1. The Social Network Long after Facebook is as much of a historical footnote as Mac or Atari, The Social Network will still resonate as a story of the evolution of the internet's role in business, culture and relationships. Impeccably written, shot and acted, the film ties its zeitgeist-defining subject to classical notions of ambition, hubris and betrayal (Maureen Dowd smartly connected the film to Das Rheingold). The image of Mark Zuckerberg (Jesse Eisenberg) hitting "refresh" over and over again is an embellishment that reveals a greater emotional truth - the more we have the world at our fingertips, the more isolated we become. Like The Graduate, Sex, lies and videotape and other generation-defining movies, The Social Network captures the exact feeling of what it was like to be young at a specific time and place. It's the first American classic of the new decade.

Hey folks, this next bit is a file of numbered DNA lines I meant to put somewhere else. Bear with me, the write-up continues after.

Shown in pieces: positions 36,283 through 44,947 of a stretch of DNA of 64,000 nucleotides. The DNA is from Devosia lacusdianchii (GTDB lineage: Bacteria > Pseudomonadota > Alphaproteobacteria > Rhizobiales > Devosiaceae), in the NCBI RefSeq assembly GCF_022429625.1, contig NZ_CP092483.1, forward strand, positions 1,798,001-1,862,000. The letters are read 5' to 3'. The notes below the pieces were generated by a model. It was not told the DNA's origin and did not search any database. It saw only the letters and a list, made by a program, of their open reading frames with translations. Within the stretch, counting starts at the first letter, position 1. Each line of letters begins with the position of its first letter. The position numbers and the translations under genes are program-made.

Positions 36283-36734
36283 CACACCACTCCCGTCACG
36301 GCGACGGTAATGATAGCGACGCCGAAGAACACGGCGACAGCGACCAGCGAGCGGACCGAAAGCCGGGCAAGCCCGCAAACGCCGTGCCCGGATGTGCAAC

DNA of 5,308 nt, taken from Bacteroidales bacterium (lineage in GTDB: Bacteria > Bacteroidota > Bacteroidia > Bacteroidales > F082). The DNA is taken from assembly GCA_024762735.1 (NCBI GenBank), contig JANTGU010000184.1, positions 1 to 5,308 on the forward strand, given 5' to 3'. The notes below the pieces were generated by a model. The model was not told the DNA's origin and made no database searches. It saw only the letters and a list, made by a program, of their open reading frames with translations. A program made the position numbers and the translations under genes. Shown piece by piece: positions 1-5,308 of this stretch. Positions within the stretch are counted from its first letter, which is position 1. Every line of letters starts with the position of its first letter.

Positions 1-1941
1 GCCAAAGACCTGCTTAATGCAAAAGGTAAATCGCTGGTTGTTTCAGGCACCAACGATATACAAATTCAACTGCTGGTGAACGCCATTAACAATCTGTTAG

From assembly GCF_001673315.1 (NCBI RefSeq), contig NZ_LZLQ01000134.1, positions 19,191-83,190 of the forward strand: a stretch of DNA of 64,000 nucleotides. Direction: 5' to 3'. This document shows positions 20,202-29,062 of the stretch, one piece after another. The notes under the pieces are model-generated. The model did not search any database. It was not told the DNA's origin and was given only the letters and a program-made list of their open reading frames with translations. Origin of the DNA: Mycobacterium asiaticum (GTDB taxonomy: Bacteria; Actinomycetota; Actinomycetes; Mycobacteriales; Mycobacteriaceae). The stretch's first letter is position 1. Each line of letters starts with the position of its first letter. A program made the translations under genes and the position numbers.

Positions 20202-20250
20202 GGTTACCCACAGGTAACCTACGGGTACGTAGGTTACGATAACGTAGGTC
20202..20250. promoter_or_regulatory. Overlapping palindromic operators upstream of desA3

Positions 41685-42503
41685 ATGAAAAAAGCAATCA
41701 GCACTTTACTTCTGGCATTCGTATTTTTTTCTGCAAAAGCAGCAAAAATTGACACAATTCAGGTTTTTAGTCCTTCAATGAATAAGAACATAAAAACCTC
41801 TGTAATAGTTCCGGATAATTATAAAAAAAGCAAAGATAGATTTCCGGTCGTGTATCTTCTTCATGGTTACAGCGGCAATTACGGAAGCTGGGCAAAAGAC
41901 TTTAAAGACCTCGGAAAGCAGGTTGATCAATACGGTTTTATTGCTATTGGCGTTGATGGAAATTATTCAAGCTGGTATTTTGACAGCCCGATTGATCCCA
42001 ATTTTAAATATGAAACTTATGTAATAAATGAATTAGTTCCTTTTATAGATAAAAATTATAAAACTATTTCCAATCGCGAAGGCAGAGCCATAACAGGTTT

2. Black Swan The kind of movie we all hope Dario Argento still has in him. Love him or hate him, nobody is making the kind of movies Darren Aronofsky is making right now. Whether it's an archetype-heavy metaphysical love story, an intimate character study about a guy named Randy the Ram or a baroque psychosexual thriler set in the world of ballet, the guy is fearless. His movies can be punishing, and Black Swan is no exception; when Nina (Natalie Portman) was tending to her horribly broken toenail, I wondered to myself why I'll gladly pay $9.50 for the privelege of wincing. At the same time, it's the most entertaining movie I saw this year. When directed and acted as perfectly as Aronofsky and Portman have done here, the story of a sexually repressed ballerina going bonkers in the name of creative perfection is a far more thrilling and unpredictable rollercoaster ride than any CGI-riddled 3D extravaganza. It's also one of four movies on this list that contains cunnilingus, a trend in 2010 films that Walter Chaw first observed and one I can get behind.